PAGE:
THESSALONIKI (AFP).- Greek Prime Minister Alexis Tsipras on Tuesday announced the northern port city of Thessaloniki is to host a Holocaust museum, during a visit to the site with Israeli President Reuven Rivlin.
Greek shipping tycoon Stavros Niarchos and the German government will each make a 10 million euro ($12 million) donation to cover the bulk of the cost of the museum on the site of a former railway station from where trains transported prisoners to the Auschwitz extermination camp in Nazi-occupied Poland.
Other donations will complete the overall 22 million euro cost.
"The Holocaust museum is an homage to 50,000 Greek Jews from Thessaloniki -- young people, children, elderly exterminated in the concentration camps," said Tsipras.
"Nothing and nobody has been forgotten -- neither the criminals nor the victims," he added.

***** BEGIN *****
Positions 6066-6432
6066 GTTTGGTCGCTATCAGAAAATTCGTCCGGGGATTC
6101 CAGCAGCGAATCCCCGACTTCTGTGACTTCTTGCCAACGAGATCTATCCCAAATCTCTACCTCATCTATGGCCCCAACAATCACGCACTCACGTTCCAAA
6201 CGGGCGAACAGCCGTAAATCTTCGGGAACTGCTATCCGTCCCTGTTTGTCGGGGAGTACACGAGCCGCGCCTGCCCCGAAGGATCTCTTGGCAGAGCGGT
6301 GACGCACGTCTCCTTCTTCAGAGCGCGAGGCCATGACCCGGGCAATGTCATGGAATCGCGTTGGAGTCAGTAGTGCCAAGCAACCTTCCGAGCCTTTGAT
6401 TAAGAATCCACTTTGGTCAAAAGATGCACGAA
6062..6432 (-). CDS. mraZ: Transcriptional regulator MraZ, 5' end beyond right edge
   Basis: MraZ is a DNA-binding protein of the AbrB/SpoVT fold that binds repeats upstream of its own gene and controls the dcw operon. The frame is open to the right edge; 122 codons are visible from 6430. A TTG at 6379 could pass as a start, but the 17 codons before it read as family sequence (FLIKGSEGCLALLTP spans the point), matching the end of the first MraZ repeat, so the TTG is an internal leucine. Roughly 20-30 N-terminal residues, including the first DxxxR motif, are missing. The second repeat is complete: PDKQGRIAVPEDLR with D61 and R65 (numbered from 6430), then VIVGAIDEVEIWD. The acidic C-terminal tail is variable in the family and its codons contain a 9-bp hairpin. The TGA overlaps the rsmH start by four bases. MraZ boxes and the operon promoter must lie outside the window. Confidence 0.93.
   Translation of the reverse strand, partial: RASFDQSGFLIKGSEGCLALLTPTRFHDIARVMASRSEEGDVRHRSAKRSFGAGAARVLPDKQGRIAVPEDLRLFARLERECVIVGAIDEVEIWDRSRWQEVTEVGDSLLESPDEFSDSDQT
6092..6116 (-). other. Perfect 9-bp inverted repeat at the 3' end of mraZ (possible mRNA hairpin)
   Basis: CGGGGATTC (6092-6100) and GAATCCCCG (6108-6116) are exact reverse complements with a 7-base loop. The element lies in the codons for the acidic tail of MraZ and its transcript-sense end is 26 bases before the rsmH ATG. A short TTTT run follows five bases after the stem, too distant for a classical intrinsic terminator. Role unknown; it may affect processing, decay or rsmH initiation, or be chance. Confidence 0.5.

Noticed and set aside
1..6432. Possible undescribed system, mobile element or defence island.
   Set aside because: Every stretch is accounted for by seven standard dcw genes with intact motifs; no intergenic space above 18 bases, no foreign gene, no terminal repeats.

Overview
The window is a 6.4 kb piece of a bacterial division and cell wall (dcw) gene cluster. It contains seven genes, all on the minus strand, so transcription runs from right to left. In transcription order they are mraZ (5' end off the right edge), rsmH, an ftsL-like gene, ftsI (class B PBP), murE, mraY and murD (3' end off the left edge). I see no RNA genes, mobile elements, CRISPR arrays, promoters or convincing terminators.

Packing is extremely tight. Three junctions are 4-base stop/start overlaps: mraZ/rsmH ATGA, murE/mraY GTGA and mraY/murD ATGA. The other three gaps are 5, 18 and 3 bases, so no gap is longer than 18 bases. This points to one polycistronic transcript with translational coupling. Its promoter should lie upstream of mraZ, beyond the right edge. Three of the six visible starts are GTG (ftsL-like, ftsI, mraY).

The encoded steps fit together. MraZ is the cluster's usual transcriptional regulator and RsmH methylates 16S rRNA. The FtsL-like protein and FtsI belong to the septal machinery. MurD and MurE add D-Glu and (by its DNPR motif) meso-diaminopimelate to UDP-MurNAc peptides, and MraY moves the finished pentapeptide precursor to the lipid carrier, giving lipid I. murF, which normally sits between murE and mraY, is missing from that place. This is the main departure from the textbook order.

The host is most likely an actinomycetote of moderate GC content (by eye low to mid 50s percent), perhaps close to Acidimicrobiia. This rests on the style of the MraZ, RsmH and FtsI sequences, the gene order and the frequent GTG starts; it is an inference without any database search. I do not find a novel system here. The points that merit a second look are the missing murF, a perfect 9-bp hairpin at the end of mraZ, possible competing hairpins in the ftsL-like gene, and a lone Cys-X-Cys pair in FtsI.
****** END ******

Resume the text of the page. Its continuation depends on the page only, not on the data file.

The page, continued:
Work on the 7,000 square metre (75,000 square feet) site is due to start later this year with completion set for 2020.
"Ninety percent of Greek Jews from Thessaloniki were exterminated -- this museum will be a place of memory and witness," said Rivlin, who on Tuesday began a state visit.
Rivlin and Tsipras symbolically planted two olive trees in memory of the victims at a park adjoining the site of the future museum.
At the beginning of the last century Thessaloniki was known as the "Jerusalem of the Balkans" as its 50,000-strong Jewish contingent accounted for about one third of the city's population.
Today, the community has shrunk to just a few hundred.
© Agence France-Presse